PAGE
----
Cooks.com - Recipe - Beer Bread

Everything the Bishop won't tell you about posting online, I learned from some Pagans

Earlier this month, Patricia Januzzi, a teacher at a Catholic High School in New Jersey, was suspended from her job because she replied to an article that was posted on Facebook. I
blogged about it a few weeks ago.  Here is a copy of that FB post by Mrs. Jannuzzi:

View image on Twitter


Long story short, her Catholic employer suspended her because her post was "completely inconsistent with our policy and position as a Catholic Institution."

I have absolutely no clue how it could be "completely" inconsistent since the Catechism indeed does teach against homosexual acts.

Nonetheless, for a short time, some of us held out hope that the local Bishop would come to the rescue. It never happened. In fact he doubled down on what his subordinates had said about the teacher.

Bishop Bootkoski wrote:
The teacher’s comments were disturbing and do not reflect the Church’s teachings of acceptance. 

But all's well that end's well.  Mrs. Jannuzzi was reinstated last week. Her employer Monsignor Brennon wrote:

Immaculata High School has reached an understanding with Mrs. Patricia Jannuzzi. It is the School's position that a Catholic school teacher must always communicate the faith in a way that is positive and never hurtful. Tone and choice of words matter and I trust Mrs. Jannuzzi's stated promise to strive always to teach in a spirit of truth and charity.


Great right?

As long as Mrs. Jannuzzi goes back to her job and communicates in a way that is positive and never hurtful, mindful of her tone and choice of words - she can stay.

For that matter, every Catholic teacher in that Diocese better watch their P's and Q's or they could find themselves in the same predicament.

The bishop and his monsignor have effectively muzzled all of their Catholic school teachers.

It doesn't matter if they were defending the church's teaching on any topic, or if the articles they are replying to are controversial and inflammatory. In fact, NOT ONCE, was it ever mentioned that Mrs. Jannuzzi didn't initiate the discussion, but rather was responding to a very negative article by gay activist, Dan Savage.  The authorities in the Diocese of Metuchen don't buy into the "They started it!" Defence.

But what kept puzzling was me was, what exactly did she say that was "disturbing" and how should one communicate in these forums in a "positive way?!"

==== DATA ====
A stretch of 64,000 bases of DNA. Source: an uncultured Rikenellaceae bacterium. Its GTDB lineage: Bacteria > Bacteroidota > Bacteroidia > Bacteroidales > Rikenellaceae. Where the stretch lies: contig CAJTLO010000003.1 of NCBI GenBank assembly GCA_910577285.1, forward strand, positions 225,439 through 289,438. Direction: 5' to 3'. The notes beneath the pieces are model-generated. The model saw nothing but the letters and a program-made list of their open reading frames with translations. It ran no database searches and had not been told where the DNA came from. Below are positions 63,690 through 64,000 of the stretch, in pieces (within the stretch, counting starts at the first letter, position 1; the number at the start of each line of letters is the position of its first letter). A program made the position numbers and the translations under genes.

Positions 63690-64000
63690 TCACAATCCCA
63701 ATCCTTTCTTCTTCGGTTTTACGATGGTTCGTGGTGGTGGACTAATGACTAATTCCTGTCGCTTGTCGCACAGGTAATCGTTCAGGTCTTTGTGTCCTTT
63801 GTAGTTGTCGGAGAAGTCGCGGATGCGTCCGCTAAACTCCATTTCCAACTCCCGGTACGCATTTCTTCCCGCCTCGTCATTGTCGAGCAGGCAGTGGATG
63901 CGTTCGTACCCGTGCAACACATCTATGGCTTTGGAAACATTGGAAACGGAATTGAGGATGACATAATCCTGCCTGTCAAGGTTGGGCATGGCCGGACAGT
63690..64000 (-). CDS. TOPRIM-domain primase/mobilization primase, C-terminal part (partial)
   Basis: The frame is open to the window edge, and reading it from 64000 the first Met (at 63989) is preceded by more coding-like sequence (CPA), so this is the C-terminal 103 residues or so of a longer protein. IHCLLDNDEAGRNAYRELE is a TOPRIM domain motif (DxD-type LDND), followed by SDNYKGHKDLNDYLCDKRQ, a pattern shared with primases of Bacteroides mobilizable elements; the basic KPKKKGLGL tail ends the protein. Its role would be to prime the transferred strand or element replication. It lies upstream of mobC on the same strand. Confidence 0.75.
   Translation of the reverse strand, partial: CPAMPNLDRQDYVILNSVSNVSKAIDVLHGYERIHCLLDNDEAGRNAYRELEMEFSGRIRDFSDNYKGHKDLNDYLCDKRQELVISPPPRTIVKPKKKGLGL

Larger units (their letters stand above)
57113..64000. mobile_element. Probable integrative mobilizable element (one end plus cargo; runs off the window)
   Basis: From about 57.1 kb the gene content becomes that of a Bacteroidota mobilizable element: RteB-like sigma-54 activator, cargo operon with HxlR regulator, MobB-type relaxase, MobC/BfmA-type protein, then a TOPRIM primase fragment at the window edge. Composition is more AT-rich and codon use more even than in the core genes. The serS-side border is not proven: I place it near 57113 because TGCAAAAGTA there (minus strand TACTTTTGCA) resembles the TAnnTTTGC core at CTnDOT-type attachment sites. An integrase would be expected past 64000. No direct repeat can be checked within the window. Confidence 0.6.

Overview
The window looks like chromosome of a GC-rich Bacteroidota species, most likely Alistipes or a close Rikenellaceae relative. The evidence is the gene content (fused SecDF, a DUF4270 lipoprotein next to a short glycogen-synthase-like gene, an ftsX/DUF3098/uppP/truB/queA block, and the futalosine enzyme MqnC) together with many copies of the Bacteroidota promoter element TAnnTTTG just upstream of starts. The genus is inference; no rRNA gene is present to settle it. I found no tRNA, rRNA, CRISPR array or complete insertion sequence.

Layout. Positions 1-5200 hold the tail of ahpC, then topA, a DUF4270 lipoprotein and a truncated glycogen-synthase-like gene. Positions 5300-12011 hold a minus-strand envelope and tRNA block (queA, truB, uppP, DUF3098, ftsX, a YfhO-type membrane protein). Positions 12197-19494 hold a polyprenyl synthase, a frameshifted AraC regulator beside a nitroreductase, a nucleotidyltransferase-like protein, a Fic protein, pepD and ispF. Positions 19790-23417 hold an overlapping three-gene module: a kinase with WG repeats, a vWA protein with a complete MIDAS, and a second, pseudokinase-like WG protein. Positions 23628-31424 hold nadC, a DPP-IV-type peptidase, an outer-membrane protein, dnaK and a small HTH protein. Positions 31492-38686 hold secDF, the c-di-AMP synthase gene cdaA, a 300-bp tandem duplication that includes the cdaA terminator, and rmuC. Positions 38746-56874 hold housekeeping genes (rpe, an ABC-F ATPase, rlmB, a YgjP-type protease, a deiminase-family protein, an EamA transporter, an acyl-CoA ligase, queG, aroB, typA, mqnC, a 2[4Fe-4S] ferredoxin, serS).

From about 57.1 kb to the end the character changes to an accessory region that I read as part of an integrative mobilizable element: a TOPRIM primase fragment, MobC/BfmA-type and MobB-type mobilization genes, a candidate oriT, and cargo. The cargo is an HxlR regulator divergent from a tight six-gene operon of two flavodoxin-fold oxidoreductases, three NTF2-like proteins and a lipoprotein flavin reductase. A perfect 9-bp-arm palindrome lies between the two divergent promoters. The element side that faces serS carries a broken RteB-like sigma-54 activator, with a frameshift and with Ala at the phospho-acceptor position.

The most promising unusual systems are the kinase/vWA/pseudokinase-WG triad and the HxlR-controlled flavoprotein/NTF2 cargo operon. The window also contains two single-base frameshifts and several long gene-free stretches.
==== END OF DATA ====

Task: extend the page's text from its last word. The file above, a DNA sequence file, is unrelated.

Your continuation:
The Bishop never used his position to teach on that one.  The lesson I came away with was, "Teachers in the Diocese better just get off Facebook, or at the very least, really double down on those privacy settings."

It's a lot like reprimanding a toddler for a certain behavior without clarifying what the right behavior should be!

But I think the problem is bigger than that.  Really any Catholic, anywhere could be reprimanded or have their comments misconstrued at any time for things written in the Facebook Forum. And since we can't really count on church officials having our back, what's a FB Catholic to do?

I actually learned the answer to that over 10 years ago when I used to debate Pagan Moms on the now defunct AOL message boards. During those golden year when I was first learning to debate and discuss online, those ladies really held my feet to the fire!  They challenged me and pushed me to be better in my online postings and I think it helped to make me a better debate participant.

So here are some ideas, gleaned from the lessons and tips from my former Pagan Friends, on how to post safely on controversial matters, on Facebook.

1.  Chose your battles!  If you feel you have to reply to something someone posted on Facebook take a deep breath and walk away. If you still feel like replying 10 minutes later, then proceed with extreme caution, and only on a computer or tablet with an actual keyboard!

2. Write in complete sentences.  The worst thing about Mrs. Jannuzzi's post, I think, is that she was probably replying from her phone or tablet.  Clarity is key, and it's hard sometimes to do that from a portable communication device.  If you can't write it from your computer, take a pass on it.

3.  Avoid  broad brush pronouns!  Mrs. Jannuzzi took on the mysterious "they."  Surely not all of any group is even aware of what the 14th amendment is, let alone that they should be going after it.  If you must use a pronoun at all say something like, "some."

4.  Avoid logical fallacies.  Mrs. Jannuzzi used the slippery slope fallacy.  You can get called on that one, every time.

5. Instead state it as an opinion, i.e. "In my opinion, if this happens, then this could occur," or "Based on my experience, this could happen if this occurs."  It takes you out of the prognostication business and takes that big pointy finger out of the face of a large group of people!

6.  If you must write something like, "They want to re-engineer western civilization" have an article, or a reference or something else to link to, so that readers know you're not just going on a rant, but have actually done some homework and can prove it! In fact, sometimes it's better to just link to another source and let everyone figure it out for themselves!

7.  Refer to the article you are responding to - A LOT!  Mrs. Jannuzzi got nailed because there was no mention at all of Dan Savage or any of the vulgar things he wrote.  Keep the main article the main focus, or else all the attention is going back in the wrong direction!

8. It wouldn't hurt to throw in a quote or two from or about Jesus either.  It seems the people in New Jersey don't seem to remember that Jesus wasn't crucified for being a nice guy.  He was crucified for being stiff in his opinions.  If you need a quote, here is one of my favorites!



Comments